The art of homesickness in “Textiles of Exile”- feature on Haitian drapos

On Tuesday, January the 12th, 2010, a 7.0 magnitude earthquake hit the town of Léogâne, Haiti. The catastrophe resulted in the deaths of over 316,000 people, and the further displacement of 1.5 million. While the world scrambled to come to its aid, widespread damage to the infrastructure, combined with shipping and air congestion, left thousands of Haitian residents without access to proper healthcare, sanitation, or electricity.

Inspired by their hardship and loss, Haitian artists banded together to create traditional Haitian artwork called “drapo,” a word derived from the French “drapeaux,” which means “flags.” These ceremonial flags are each worked out in beads, and the Gregg is currently honored to host two of them in its new Textiles of Exile exhibit.

The two drapos shown, Les Anges Secouristes du Seisme and Les Espirits du Secourisme, are featured next to the entrance of the Textiles of Exile gallery. The incredible detail and emotion of the pieces speaks of the sad and exquisite beauty of art born from tragedy, of the expression of pain and longing that defines this exhibit as a whole. These two pieces stand out both in their brilliance of color and their meticulous attention to hand-worked detail, picked out in individual beads of all colors and hues. Evelyne Alcide created the first, whose name, Les Anges Secouristes du Seisme, translates to “Earthquake Relief Angels.” It depicts Lwa, spirits of the Vodou religion, as angels floating above the wreckage. Alongside the angels, in the dark blue dress with white hair, is the Notre Dame du Perpetual Secours, or as others know her, the Virgin Mary. The name of the second, Les Espirits du Secourisme, as shown in the photo above, translates to “Rescue Spirits.” It depicts victims of the earthquake interacting with Catholic figures such as Saint Patrick and Saint James, and it shows examples both of people clinging to life and others departing to the spirit world.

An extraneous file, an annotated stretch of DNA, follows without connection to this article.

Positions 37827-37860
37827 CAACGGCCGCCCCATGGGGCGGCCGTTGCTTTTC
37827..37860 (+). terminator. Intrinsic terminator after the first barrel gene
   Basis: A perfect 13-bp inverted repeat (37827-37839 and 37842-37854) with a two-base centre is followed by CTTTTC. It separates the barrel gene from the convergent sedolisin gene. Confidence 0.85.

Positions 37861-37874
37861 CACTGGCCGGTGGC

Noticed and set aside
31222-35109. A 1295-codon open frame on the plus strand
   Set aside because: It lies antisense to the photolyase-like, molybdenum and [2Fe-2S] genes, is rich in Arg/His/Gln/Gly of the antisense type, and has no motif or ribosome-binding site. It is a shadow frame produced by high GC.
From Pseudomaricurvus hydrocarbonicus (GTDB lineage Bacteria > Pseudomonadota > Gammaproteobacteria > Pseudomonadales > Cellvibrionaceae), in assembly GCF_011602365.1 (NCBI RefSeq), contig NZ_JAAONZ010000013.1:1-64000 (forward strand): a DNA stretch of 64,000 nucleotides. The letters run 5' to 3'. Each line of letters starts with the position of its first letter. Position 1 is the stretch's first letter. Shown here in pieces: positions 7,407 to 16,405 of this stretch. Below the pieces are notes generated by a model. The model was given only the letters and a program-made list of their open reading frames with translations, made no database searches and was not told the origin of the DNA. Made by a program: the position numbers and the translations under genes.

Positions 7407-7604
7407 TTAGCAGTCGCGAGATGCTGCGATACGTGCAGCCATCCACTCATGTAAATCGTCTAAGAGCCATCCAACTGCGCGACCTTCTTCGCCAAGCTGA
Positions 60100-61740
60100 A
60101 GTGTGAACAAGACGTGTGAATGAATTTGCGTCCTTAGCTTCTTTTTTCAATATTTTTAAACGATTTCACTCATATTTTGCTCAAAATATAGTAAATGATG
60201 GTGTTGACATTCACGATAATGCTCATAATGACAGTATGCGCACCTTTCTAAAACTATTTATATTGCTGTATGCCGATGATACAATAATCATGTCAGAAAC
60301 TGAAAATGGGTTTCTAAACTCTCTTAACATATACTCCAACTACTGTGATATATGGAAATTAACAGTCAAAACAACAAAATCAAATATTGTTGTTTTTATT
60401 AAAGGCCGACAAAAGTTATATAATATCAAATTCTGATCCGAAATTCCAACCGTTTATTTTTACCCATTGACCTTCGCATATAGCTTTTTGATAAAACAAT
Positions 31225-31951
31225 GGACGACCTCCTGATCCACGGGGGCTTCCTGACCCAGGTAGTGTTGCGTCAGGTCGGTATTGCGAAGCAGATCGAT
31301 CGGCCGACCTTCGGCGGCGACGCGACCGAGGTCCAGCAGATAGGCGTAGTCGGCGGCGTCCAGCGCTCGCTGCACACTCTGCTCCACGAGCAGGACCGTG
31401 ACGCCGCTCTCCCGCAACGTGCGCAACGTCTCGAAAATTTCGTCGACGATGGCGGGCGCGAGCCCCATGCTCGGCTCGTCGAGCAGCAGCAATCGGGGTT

Both of these pieces serve to set the mood for the entire gallery, instilling in onlookers the power behind the feeling of homesickness, and the heavy emotion guiding the artists of this exhibit. Even now, in 2012, Haiti is still suffering the aftereffects of the earthquake. Two years later and still half a million Haitians are still without homes, and, due to the destabilized government and local corruption, it is unlikely that relief for them will come anytime soon. Textiles of Exile is free and open to the public, and runs through May 12.

-Paige Goodwin, Gregg Museum Intern Spring 2012

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